Skip to main content

Which wolf will win?

As I've written about before, we've been trying something a bit different this Lent, and that's to encourage a fast from negativity.


Last Sunday, my assistant Pastor Mary did a fantastic job following up, by encouraging us to "focus less on our problems and more on God's answers" in her sermon.

It's not too late to begin a negativity fast. There are still 21 days between this Sunday and Palm Sunday, and almost a full month between now and Easter Sunday.

Just the right amount of time, psychologists say, to break old habits and take on new ones.

One thing this Lent has taught me is that fasting from negativity is not easy. Especially if you've had a difficult week.

And so it's important to remember our response-ability as human beings.

Response-ability means that while we cannot necessarily control other people or circumstances, we can control our response. We have, as human beings, response-ability: an ability to choose to respond in a variety of ways to any given circumstance.

In that spirit, and as a sneak preview of my sermon this Sunday, I want to share one of my favorite stories:

An old Cherokee is teaching his grandson about life.

"A fight is going on inside me," he said to the boy. It is a terrible fight and it is between two wolves:

"One is evil-he is anger, envy, sorrow, regret, greed, arrogance, false pride, superiority, and ego.

"The other wolf is good - he is joy, peace, love, hope, serenity, humility, kindness, benevolence, empathy, generosity, truth, compassion, and faith.

"This same terrible fight is going on inside you. And inside every person."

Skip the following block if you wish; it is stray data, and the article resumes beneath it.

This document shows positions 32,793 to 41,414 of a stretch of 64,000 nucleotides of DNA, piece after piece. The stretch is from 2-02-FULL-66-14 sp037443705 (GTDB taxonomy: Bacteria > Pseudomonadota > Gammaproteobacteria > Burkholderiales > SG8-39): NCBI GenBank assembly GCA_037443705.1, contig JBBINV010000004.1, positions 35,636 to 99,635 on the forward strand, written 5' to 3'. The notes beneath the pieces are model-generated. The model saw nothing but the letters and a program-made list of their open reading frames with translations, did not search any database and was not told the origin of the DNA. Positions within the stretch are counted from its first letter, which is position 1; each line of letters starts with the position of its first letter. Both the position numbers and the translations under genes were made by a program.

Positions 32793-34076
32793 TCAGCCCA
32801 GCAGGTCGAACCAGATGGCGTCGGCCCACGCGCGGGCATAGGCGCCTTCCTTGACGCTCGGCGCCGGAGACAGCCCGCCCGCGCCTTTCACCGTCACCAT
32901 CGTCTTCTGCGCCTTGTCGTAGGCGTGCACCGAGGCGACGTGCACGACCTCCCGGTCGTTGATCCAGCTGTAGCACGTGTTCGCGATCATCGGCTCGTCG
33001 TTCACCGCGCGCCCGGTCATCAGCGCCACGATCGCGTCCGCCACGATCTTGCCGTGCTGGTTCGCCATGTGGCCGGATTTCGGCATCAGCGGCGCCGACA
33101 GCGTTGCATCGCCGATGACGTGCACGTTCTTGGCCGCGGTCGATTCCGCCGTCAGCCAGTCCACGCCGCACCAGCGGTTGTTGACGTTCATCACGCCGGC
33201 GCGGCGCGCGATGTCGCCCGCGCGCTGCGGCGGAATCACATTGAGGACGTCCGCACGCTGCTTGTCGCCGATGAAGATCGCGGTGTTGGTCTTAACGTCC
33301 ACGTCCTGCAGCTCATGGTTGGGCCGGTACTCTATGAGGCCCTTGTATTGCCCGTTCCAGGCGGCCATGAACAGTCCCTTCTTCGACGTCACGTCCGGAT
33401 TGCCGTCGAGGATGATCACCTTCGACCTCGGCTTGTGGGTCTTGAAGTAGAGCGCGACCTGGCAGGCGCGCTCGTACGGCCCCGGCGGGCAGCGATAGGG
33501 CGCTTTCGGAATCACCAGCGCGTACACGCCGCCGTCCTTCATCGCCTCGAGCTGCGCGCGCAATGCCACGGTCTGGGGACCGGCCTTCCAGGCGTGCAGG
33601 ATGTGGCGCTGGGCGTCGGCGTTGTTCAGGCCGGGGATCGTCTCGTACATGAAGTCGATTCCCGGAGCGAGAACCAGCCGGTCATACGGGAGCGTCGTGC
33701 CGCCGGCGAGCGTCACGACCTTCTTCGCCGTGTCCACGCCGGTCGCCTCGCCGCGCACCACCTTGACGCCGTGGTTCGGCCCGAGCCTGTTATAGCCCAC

The grandson thought about it, and then asked his grandfather, "Which wolf will win?"

The old Cherokee simply replied,

"The one you feed."

Which wolf will you feed today? This week? This Lent?

Comments

Popular posts from this blog

If there's a will, there's a way.

For Lent, I was thinking of doing the typical fasts: fast from Facebook and take up reading, fast from petty vices like overindulging in sweets and alcohol and take on moderation, yada yada yada.
But I'm re-thinking that this year.
What I'm fasting from this Lent is discouragement. That means cutting back on what is so often the source of discouragement, which is a tendency to gorge on, or dwell on, bad news.
(Let me be clear: that does not mean giving up news or otherwise burying my head in the sand: it means staying informed while finding ways not to get pulled into a downward spiral of feelings of numbness and helplessness; it means giving up unproductive feelings like hopelessness and resignation and taking on visible behaviors like giving encouragement and taking action.)
It means making visible -- here, on my blog, and even on Facebook -- the good.
Because the problem is -- to paraphrase the community organizer Rich Harwood -- a lot of times we see "good news stories…

Fasting from Discouragement, Making Visible the Good

So for Lent, I was thinking of doing the typical fasts: fast from Facebook and take up reading, fast from petty vices like overindulging in sweets and alcohol and take on moderation, yada yada yada.

But I'm re-thinking that.
Now one of the things I'm thinking about fasting from during Lent is discouragement. That means cutting back on what is so often the source of discouragement, which is a tendency to gorge on, or dwell on, bad news.
That would mean taking on encouragement: to make visible -- even on Facebook -- the good.
Because the problem is -- to paraphrase the community organizer Rich Harwood -- a lot of times we see "good news stories" as being quaint -- they are tossed in at the end of the news as an inspiring story, or put in the style section. But stories of good things happening -- people coming together to do things, is not a touchy-feely, feel-good story, but something affecting real change.
So for starters: I'm inspired by the leadership example of…